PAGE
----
• Conversely, when non-democratic regimes perform better, or claim to do so, Western democracies must learn to compete. This applies across the board — to the management of public health crises; the dissemination of news and information; the upgrading of military, artificial intelligence (AI), and cyber capabilities; mobile communications; the development of green technologies; and boosting research and education.

The UK should do more to stand up for democracy around the world. Indeed, more should be done by all democracies in solidarity with those fighting for their freedom, says former ODI analyst Alex Thier (HT: Freedom House’s Mike Abramowitz @abramowitz above).

Contrary to the naysayers, there is a future for liberalism in the twenty-first century. But to achieve this, we need to recognise a number of realities, Lo insists:

  • First, the values, norms and institutions of liberalism are in crisis. Many Western policymakers and thinkers remain in denial. They appear to believe that with some adjustments — a change of US president, more transatlantic unity, getting tough on China, and perhaps an accommodation with Russia — ‘normal’ service can be restored. Yet the problems of the liberal order run far deeper than these hopeful prognoses suggest.
  • Second, despite vociferous claims to the contrary, Beijing and Moscow are not engaged in a multi-dimensional plot to undermine the global order. Such scapegoating diverts attention, often purposely, from repeated Western failures of commission and omission. Chinese and Russian actions have at times been disruptive and destabilising. But they scarcely amount to a conscious or coordinated strategy to build a new, authoritarian world.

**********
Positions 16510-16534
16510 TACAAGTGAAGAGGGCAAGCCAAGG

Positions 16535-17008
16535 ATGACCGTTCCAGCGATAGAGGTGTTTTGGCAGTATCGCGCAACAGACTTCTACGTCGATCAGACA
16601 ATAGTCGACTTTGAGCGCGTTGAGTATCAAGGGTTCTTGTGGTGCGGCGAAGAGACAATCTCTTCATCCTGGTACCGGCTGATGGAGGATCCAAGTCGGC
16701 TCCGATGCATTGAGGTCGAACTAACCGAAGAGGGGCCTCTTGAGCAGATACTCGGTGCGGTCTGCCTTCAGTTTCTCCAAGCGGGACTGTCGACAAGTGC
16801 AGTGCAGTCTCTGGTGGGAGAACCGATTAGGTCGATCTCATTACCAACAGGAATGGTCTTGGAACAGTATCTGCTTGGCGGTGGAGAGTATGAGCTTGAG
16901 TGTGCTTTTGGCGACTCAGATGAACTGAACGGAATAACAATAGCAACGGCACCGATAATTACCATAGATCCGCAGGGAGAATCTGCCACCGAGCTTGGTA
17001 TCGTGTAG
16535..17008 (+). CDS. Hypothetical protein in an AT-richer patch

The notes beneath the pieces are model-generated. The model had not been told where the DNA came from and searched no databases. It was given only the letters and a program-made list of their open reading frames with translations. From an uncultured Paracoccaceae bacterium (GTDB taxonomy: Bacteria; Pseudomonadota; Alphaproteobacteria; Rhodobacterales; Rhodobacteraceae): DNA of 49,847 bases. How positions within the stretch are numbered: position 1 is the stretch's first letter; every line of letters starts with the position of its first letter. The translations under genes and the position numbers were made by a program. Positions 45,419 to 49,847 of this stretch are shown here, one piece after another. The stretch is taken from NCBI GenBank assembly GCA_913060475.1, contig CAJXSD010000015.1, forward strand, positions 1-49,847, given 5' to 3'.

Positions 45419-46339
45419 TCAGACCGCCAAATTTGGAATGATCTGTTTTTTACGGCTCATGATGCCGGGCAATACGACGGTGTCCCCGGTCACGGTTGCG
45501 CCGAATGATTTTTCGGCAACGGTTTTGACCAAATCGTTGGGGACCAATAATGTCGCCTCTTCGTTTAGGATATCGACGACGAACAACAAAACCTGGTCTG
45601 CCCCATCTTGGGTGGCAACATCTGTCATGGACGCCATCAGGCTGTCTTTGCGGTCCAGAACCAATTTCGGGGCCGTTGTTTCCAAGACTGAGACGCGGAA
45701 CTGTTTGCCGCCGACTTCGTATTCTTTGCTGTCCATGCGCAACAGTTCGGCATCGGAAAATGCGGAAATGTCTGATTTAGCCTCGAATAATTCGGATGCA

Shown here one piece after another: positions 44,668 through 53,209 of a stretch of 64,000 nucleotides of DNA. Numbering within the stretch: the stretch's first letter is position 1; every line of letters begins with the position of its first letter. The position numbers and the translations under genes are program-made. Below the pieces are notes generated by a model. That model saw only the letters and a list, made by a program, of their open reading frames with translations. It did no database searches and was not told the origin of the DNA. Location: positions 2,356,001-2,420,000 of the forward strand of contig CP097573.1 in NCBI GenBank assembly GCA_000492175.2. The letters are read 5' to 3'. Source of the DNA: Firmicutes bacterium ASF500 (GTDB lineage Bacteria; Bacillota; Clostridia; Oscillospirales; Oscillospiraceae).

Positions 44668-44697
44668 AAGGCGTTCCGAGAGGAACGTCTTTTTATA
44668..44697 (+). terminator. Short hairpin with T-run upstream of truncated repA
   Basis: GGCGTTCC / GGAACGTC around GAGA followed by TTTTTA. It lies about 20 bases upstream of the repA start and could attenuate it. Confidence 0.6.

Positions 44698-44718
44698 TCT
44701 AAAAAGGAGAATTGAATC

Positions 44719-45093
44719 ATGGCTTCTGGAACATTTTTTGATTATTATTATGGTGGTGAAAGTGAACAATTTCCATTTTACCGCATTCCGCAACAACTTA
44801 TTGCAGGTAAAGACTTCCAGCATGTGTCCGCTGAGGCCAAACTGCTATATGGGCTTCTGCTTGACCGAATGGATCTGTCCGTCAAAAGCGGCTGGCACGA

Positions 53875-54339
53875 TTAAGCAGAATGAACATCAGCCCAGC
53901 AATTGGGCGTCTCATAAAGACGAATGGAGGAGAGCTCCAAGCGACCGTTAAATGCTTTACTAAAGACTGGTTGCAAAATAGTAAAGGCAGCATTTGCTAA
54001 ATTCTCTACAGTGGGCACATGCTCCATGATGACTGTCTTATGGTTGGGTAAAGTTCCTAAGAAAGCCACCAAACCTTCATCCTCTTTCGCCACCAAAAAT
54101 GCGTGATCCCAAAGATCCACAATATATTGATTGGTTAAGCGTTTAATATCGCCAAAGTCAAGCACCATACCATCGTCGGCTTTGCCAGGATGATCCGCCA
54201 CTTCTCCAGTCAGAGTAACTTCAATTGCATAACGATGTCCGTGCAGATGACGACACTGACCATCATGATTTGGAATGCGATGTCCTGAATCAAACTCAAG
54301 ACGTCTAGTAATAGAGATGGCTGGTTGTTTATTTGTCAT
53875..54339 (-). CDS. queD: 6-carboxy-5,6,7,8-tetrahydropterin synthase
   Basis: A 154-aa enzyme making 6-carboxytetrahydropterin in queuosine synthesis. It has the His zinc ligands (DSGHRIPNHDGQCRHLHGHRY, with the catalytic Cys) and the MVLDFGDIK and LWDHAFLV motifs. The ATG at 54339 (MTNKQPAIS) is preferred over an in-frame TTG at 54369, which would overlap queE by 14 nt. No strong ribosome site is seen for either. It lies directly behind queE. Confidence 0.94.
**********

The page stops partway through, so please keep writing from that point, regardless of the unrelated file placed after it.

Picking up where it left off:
• Third, the crisis of the liberal rules-based order has been largely self-inflicted, an exercise in ‘suicidal statecraft’[7] sustained over the best part of two decades….. To blame external forces for these troubles is to confuse cause and effect. The real issue is a collective Western failure to live up to the principles of liberalism, a failure exacerbated by gross policy misjudgments and fraying transatlantic and European unity.
  • Finally, a fundamental rethinking of global governance is well overdue. The future does not lie in the return to dominant US leadership, great power competition or accommodation, or the post-Cold War utopia of a geopolitics-free world. For these are all false gods. The way forward lies in a more inclusive and flexible order, driven by a common imperative in meeting universal challenges, such as climate change, pandemic disease, and global poverty. Such an enterprise will be contentious and chaotic. But there is no alternative if we are to build a future that benefits the mass of humanity. RTWT